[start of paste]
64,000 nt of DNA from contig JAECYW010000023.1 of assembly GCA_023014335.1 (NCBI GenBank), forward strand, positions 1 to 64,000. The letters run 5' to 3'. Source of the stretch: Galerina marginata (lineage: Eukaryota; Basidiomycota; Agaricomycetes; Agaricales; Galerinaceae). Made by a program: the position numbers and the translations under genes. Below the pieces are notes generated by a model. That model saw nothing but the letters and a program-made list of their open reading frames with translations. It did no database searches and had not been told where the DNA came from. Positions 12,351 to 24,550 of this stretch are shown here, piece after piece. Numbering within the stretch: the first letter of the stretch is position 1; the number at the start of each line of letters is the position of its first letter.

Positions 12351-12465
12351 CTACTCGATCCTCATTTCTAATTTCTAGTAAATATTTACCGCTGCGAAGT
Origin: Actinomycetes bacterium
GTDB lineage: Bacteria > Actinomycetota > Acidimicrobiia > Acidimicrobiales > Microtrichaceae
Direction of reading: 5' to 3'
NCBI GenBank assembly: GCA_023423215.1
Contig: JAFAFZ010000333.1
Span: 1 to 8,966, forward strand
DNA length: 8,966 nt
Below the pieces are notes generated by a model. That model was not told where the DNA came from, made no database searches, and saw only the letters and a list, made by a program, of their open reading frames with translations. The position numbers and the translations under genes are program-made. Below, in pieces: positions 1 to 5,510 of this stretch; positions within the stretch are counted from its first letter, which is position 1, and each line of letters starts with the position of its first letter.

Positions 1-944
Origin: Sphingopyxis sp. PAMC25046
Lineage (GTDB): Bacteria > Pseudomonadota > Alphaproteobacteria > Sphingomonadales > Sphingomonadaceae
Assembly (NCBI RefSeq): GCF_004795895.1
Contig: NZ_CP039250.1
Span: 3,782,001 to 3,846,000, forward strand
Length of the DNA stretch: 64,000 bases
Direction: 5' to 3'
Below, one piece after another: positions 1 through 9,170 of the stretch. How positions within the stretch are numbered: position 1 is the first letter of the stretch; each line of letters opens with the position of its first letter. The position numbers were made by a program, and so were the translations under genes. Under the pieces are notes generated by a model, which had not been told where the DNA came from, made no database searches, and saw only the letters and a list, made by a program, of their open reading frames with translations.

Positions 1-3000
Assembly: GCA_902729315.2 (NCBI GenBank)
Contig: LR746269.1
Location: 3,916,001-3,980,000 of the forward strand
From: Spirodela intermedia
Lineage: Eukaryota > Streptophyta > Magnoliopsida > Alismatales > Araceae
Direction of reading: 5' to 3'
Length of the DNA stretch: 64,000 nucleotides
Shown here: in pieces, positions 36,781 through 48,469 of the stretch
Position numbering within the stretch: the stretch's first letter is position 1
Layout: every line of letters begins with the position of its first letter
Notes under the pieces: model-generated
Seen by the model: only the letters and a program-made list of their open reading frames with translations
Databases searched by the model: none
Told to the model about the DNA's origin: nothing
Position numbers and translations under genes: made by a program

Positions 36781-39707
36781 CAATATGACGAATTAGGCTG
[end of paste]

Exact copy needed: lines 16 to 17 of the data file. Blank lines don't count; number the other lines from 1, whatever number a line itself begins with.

Contig: NZ_CP039250.1
Span: 3,782,001 to 3,846,000, forward strand